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On the bang-bang control approach via a component-wise line search strategy for unconstrained optimization

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  • A bang-bang iteration method equipped with a component-wise line search strategy is introduced to solve unconstrained optimization problems. The main idea of this method is to formulate an unconstrained optimization problem as an optimal control problem to obtain an optimal trajectory. However, the optimal trajectory can only be generated by impulsive control variables and it is a straight line joining a guessed initial point to a minimum point. Thus, a priori bounds are imposed on the control variables in order to obtain a feasible solution. As a result, the optimal trajectory is made up of bang-bang control sub-arcs, which form an iterative model based on the Lyapunov function's theorem. This is to ensure monotonic decrease of the objective function value and convergence to a desirable minimum point. However, a chattering behavior may occur near the solution. To avoid this behavior, the Newton iterations are then applied to the proposed method via a two-phase approach to achieve fast convergence. Numerical experiments show that this new approach is efficient and cost-effective to solve the unconstrained optimization problems.

    Mathematics Subject Classification: Primary: 49M15, 65K10; Secondary: 90C30, 90C90.

    Citation:

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  • Figure 1.  A backtracking procedure to obtain the next iterative point $ x(k+1) $ from the current point $ x(k) $ on an objective function with two variables

    Figure 2.  The AGD with rectangular search regions approaching the minimum point $ x^{*} $ from the initial point $ x(0) $

    Figure 3.  Performance profiles based on the CPU time

    Figure 4.  Performance profiles based on the number of iterations

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    Table 1.  The iterations of the AGDRN method on Booth function (40) in Phase-Ⅰ and Phase-Ⅱ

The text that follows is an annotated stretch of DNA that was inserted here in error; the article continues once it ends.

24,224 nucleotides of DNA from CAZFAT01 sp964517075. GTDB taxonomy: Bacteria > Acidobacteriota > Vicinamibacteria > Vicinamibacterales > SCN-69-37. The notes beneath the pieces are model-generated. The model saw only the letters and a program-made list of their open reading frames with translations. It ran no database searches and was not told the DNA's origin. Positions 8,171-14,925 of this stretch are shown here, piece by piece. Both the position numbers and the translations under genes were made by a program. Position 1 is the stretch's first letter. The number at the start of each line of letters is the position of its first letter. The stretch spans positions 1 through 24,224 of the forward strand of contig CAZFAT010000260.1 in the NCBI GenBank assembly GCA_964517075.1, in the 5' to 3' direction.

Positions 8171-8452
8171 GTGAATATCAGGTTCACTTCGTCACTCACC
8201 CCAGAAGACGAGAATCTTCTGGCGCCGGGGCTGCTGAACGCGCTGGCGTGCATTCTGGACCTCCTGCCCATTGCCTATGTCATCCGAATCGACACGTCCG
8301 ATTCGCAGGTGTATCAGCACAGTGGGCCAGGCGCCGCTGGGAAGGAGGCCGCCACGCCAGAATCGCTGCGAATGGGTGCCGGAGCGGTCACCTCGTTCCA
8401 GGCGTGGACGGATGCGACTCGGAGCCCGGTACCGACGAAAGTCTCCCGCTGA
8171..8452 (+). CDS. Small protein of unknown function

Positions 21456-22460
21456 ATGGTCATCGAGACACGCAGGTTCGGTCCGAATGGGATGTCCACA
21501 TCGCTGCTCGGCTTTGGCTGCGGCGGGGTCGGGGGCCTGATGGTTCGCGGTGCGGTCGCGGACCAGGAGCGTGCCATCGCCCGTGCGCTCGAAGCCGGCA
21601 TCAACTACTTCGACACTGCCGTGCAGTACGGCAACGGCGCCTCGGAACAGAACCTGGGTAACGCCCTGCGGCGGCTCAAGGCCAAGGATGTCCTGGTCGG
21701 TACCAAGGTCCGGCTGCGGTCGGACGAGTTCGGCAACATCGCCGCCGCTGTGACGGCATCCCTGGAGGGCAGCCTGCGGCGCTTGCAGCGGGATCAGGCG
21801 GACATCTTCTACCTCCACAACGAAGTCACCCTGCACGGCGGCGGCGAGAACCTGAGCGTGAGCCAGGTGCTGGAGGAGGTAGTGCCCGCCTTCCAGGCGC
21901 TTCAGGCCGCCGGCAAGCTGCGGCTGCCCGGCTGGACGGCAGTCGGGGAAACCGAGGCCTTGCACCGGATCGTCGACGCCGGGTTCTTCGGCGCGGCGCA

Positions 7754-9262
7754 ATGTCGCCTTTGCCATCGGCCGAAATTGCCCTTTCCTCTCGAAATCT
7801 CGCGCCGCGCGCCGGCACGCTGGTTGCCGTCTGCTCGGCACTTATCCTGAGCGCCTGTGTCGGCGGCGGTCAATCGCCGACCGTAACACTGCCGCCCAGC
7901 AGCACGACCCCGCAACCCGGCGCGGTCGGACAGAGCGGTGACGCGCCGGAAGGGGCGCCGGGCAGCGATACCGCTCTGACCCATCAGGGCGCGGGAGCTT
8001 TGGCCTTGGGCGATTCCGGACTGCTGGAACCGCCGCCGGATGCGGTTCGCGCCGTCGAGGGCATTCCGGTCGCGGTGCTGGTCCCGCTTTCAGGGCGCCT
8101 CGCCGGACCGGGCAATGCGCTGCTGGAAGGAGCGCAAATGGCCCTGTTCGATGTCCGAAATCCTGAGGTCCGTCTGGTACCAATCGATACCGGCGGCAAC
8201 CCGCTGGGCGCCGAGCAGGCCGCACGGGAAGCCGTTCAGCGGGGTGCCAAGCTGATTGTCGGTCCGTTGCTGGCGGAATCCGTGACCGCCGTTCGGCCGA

Phase-Ⅰ
    $ k $ $ f(x) $ $ \|g(x)\| $ $ \|\Delta x\| $
    0 $ 3.79\times 10^{3} $ $ 3.69\times 10^{2} $ $ 1.80\times 10^{1} $
    1 $ 3.69\times 10^{2} $ $ 1.15\times 10^{2} $ $ 1.41\times 10^{1} $
    2 $ 3.69\times 10^{2} $ $ 1.15\times 10^{2} $ $ 1.27\times 10^{1} $
    3 $ 2.38\times 10^{1} $ $ 9.17\times 10^{1} $ $ 1.15\times 10^{1} $
    4 $ 4.04\times 10^{1} $ $ 3.62\times 10^{1} $ $ 3.09\times 10^{0} $
    5 $ 1.01\times 10^{1} $ $ 1.48\times 10^{1} $ $ 2.78\times 10^{0} $
    6 $ 4.51\times 10^{0} $ $ 4.29\times 10^{0} $ $ 7.52\times 10^{-1} $
    7 $ 2.10\times 10^{0} $ $ 2.95\times 10^{0} $ $ 6.76\times 10^{-1} $
    8 $ 1.60\times 10^{0} $ $ 2.60\times 10^{0} $ $ 1.83\times 10^{-1} $
    9 $ 1.22\times 10^{0} $ $ 2.28\times 10^{0} $ $ 1.64\times 10^{-1} $
    10 $ 9.13\times 10^{-1} $ $ 1.99\times 10^{0} $ $ 1.48\times 10^{-1} $
    11 $ 6.77\times 10^{-1} $ $ 1.74\times 10^{0} $ $ 1.33\times 10^{-1} $
    12 $ 4.96\times 10^{-1} $ $ 1.52\times 10^{0} $ $ 1.20\times 10^{-1} $
    13 $ 3.57\times 10^{-1} $ $ 1.33\times 10^{0} $ $ 1.08\times 10^{-1} $
    14 $ 2.52\times 10^{-1} $ $ 1.16\times 10^{0} $ $ 9.71\times 10^{-2} $
    Phase-Ⅱ
    $ j $ $ f(x) $ $ \|g(x)\| $ {det H}
    0 $ 2.52\times 10^{-1} $ $ 1.16\times 10^{0} $ $ 3.60\times 10^{1} $
    1 $ 4.54\times 10^{-18} $ $ 4.34\times 10^{-9} $ $ 3.60\times 10^{1} $
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    Table 2.  The iterations of the AGDRN method on Powell function (41) in Phase-Ⅰ and Phase-Ⅱ

    Phase-Ⅰ
    $ k $ $ f(x) $ $ \|g(x)\| $ $ \|\Delta x\| $
    0 $ 2.60\times 10^{2} $ $ 2.53\times 10^{2} $ $ 5.00\times 10^{0} $
    1 $ 6.56\times 10^{0} $ $ 1.31\times 10^{1} $ $ 3.54\times 10^{0} $
    2 $ 1.31\times 10^{0} $ $ 4.51\times 10^{0} $ $ 2.61\times 10^{0} $
    3 $ -2.46\times 10^{-1} $ $ 9.70\times 10^{-1} $ $ 1.06\times 10^{0} $
    Phase-Ⅱ
    $ j $ $ f(x) $ $ \|g(x)\| $ {det H}
    0 $ -2.46\times 10^{-1} $ $ 9.70\times 10^{-1} $ $ 5.00\times 10^{-1} $
    1 $ -5.49\times 10^{-1} $ $ 6.63\times 10^{-1} $ $ 1.36\times 10^{1} $
    2 $ -5.82\times 10^{-1} $ $ 5.20\times 10^{-2} $ $ 1.09\times 10^{1} $
    3 $ -5.82\times 10^{-1} $ $ 7.61\times 10^{-4} $ $ 1.06\times 10^{1} $
    4 $ -5.82\times 10^{-1} $ $ 1.71\times 10^{-7} $ $ 1.06\times 10^{1} $
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    Table 3.  Comparison of Phase-Ⅱ replacement with other methods to minimize the Gulf research and development function

    Methods $ \boldsymbol{f(x^{*})} $ $ \boldsymbol{\|g(x)\|} $ k CPU Time (s)
    AGDS $ 5.40\times 10^{-5} $ $ 6.40\times 10^{-9} $ 37 $ 9.06\times 10^{-1} $
    BTR $ 5.40\times 10^{-5} $ $ 5.96\times 10^{-8} $ 81 $ 1.75\times 10^{0} $
    AGDRN $ 3.11\times 10^{-2} $ $ 6.61\times 10^{-2} $ 500 $ 2.15\times 10^{1} $
    AGD-RS $ 5.40\times 10^{-5} $ $ 1.35\times 10^{-7} $ 83 $ 1.63\times 10^{0} $
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    Table 4.  Comparison of Phase-Ⅱ replacement with other methods to minimize the Kowalik Osborne function

    Methods $ \boldsymbol{f(x^{*})} $ $ \boldsymbol{\|g(x)\|} $ $ \boldsymbol{k} $ CPU Time (s)
    AGDS $ 3.08\times 10^{-4} $ $ 8.60\times 10^{-8} $ 14 $ 6.09\times 10^{-1} $
    BTR $ 3.08\times 10^{-4} $ $ 5.76\times 10^{-8} $ 16 $ 5.94\times 10^{-1} $
    AGDRN $ 5.08\times 10^{-4} $ $ 3.84\times 10^{-3} $ 499 $ 2.38\times 10^{1} $
    AGD-RS $ 3.08\times 10^{-4} $ $ 8.60\times 10^{-8} $ 14 $ 4.06\times 10^{-1} $
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